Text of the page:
Just when you thought Korean revenge flicks couldn't get any more extreme, along comes Kim Ji-woon to raise the bar a dozen rungs. In I Saw the Devil (2010), the director pushes the envelope into psycho killer/torture porn territory, making what has to be the final statement in the genre.
If you thought Choi Min-sik was intense in Oldboy, wait 'til you see him here. As serial killer Jang Gyeong-cheol, he gives Anthony Wong's Bunman a run for his money (something I never thought I'd say about any actor). See Asia Shock for more on the amazing Choi, a stage and screen veteran who is South Korea's answer to Lawrence Olivier, Robert De Niro and Tatsuya Nakadai all rolled into one. Choi plays opposite Lee Byeong-Heon, no slouch in the Korean film star world -- JSA, A Bittersweet Life, Three ... Extremes, The Good, the Bad, the Weird -- you could say he's been around. When these two top-notch performers go head-to-head, it makes for an explosion of violence that leaves no surface unbloodied.
The plot is fairly straightforward: Jang kills a woman who happens to be the fiance of intelligence agent Kim Soo-hyeon (Lee). The latter, crushing his bereavement into a tight ball of monomaniacal rage, is out for revenge. No spoiler, you get that much from the trailer. What really blows you away is the way in which he goes about it and the unpredictable events that result from his unique methodologies. As Jang tells Kim more than once in the film, "You fucked with the wrong guy." I won't say any more -- the mind-blowing plot twists and OTT gore are best experienced with as little preconceptions as possible.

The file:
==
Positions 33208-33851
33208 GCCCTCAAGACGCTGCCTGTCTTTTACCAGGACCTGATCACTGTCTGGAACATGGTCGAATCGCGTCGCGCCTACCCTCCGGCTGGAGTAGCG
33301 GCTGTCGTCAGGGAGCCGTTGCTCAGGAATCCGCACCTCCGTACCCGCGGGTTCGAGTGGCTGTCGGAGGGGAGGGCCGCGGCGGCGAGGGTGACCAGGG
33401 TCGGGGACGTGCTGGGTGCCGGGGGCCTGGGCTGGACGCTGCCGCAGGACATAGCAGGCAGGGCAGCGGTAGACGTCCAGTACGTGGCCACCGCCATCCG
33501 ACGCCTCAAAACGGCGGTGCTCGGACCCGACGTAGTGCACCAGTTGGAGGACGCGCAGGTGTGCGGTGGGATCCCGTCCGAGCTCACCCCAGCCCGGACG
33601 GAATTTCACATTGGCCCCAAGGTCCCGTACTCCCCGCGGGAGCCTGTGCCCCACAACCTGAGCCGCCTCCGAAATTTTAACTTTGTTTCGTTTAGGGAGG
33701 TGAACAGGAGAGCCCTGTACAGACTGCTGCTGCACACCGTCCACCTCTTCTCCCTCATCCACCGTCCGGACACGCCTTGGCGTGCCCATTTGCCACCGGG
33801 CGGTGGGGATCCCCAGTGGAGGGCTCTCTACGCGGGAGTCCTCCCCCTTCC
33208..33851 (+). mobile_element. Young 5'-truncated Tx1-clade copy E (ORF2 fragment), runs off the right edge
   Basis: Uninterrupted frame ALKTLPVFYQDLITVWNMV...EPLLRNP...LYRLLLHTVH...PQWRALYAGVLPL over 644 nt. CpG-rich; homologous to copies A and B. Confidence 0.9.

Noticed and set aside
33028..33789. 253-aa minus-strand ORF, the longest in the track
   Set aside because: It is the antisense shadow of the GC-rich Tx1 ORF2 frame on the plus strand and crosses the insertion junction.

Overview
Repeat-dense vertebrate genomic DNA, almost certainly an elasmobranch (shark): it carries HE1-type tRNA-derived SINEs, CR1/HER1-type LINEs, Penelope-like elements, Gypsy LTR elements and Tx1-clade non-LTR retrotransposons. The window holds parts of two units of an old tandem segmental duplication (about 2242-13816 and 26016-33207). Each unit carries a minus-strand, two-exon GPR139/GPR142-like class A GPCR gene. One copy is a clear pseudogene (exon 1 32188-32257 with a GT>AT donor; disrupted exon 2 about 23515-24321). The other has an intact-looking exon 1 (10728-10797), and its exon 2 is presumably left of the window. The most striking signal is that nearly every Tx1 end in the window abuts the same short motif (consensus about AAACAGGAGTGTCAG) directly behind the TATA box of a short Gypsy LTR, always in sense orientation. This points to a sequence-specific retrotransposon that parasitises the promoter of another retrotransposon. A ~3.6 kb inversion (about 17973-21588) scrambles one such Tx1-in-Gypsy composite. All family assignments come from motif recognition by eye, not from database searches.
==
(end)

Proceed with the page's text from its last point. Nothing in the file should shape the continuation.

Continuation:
I've been a fan of Kim Ji-woon since seeing his first film, The Quiet Family (1998), an exquisite black comedy (also featuring Choi Min-sik). Kim went from strength to strength with The Foul King (2000, a wrestling comedy starring Song Kang-ho), A Tale of Two Sisters (2003, a creepy K-horror), A Bittersweet Life (2005, a gangster saga starring Lee Byeong-Heon), The Good, the Bad, the Weird (2008, a bonkers, Leone-fueled western) and, finally, I Saw the Devil (as well as a few shorts along the way). Moving from genre to genre, Kim seems out to prove he can master them all, and he has yet to put a foot wrong. It's hard to believe the guy's only made half a dozen features -- they're all so good that it feels as if he's made many more.
I Saw the Devil was at the top of my list of films to see in Pusan last year. However, like the other films I wanted to see, they had all played by the time I got there, mid-festival. What could I do? They didn't post screening times online until I'd already booked my flight and hotel. Thanks guys. Oh well, got it on Blu-ray now -- and I'd recommend you do the same.
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